“Not a situation that screams, ‘sign me up,’ is it?”

    Well Kevin, No . . . especially not when the “reformers” and so-called “advocates” don’t care to hear or learn from individual cases.

    That, my friends, is classic AMA: “We don’t do individual advocacy” (but we’ll for sure be at that table . . . supporting legislation that sells out individuals).

    And it’s the reason, Trench Doc, I stopped paying the AMA dues long ago.

  • Bad Medicine, Good Solutions

    Primary care is like an oil change. You pay for out of pocket and when you get into the fender bender because you were texting, eating a big mac, and trying to shift at the same time is when you use your insurance.

    Primary care is cheap and when done right the patient-physician relationship is restored. Look to this organization to see how people are doing just fine without insurance http://www.simpd.org/ And if you feel these are people are too uppity, look here at this doc who is doing just fine without insurance http://www.patmosemergiclinic.com./index.html

    I say good riddens to the current system. It isn’t friendly to primary care, and nor should it be.

  • jsmith

    Bill Seitz, I’ve been a family doc for 20 years. Your floater idea looks good on paper, but I have one question. Who in the hell would want that job? When he or she could be a specialist instead. I backed up NPs for years, at Kaiser and elsewhere, and it was a thankless task. I saw my own pts, plus any of theirs that turn out to be complicated. They would knock on my door while I was doing a physical and ask me to help out, so I got double work for single pay. Moreover, they would take all the easy cases (sore throats, cough), and I got all the diabetics with fever, one train wreck after another all the live long day. What a lousy job! And if you think that the floater doc will just sit with his feet up all day and consult, well, I’ve never seen that, and I’ve seen a lot.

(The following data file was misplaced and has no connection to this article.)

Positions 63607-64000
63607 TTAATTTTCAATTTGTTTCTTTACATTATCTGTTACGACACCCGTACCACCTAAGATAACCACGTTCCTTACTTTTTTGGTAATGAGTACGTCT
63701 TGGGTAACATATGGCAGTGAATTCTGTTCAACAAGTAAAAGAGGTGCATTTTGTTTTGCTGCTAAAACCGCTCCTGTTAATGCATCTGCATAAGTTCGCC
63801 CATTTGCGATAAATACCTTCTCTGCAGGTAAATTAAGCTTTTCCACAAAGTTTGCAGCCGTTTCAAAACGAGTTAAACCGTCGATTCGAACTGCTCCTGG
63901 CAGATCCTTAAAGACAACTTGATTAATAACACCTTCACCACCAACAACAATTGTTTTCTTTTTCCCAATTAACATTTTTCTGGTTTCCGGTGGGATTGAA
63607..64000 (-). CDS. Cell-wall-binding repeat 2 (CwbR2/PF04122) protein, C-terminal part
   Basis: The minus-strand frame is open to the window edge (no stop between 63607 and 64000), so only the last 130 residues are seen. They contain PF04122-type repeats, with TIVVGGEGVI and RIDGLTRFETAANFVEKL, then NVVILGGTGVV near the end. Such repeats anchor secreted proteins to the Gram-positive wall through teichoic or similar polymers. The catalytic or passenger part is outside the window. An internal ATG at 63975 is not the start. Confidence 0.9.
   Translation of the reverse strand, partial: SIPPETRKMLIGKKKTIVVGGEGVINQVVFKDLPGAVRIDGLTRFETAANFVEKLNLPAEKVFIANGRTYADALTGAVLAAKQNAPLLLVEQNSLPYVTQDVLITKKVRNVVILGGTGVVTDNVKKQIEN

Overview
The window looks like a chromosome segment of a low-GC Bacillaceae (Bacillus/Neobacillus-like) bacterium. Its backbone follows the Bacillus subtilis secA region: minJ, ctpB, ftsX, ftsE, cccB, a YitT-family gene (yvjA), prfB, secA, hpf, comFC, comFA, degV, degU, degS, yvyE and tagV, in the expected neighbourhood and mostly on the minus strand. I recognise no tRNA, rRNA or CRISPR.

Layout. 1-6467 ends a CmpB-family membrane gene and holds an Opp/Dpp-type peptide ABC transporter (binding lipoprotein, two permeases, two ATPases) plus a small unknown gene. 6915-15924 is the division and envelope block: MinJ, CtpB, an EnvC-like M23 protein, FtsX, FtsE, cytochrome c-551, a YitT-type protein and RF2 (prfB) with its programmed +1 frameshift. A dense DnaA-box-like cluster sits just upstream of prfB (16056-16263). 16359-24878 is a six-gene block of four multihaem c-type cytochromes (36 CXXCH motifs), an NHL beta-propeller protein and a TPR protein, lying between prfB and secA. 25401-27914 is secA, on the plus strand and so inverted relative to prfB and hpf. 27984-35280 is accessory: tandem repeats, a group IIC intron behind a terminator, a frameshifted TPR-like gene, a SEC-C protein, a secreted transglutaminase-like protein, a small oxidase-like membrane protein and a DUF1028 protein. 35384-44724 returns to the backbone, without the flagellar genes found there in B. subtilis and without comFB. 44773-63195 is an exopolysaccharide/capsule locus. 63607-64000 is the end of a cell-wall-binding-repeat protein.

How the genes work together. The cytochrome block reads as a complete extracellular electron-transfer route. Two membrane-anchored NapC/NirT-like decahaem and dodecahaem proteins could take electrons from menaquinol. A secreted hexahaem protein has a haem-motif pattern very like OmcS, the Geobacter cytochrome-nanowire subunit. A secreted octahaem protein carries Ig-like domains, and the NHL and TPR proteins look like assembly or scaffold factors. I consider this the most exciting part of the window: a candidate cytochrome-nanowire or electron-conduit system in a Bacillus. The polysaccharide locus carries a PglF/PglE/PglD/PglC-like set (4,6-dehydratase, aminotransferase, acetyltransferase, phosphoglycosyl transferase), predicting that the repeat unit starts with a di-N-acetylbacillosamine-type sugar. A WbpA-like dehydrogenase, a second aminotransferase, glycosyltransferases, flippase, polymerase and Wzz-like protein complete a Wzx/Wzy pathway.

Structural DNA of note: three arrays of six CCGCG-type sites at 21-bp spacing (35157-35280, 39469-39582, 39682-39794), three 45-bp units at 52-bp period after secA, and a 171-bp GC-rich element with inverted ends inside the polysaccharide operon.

• Linda

    Our family has gone to the same doctor’s office for five years. There are no docs still there who were with the practice when we started. Last summer was the third time I got a letter asking me to pick a different doctor so my husband and I chose to go to a neighboring town where we hope we will finally have the same MD more than once. Out of the original six doctors, one moved out of state, one to a different city, one is teaching, one moved into administration at the hosp. and one got out of the medical field completely. Not sure where the other ended up.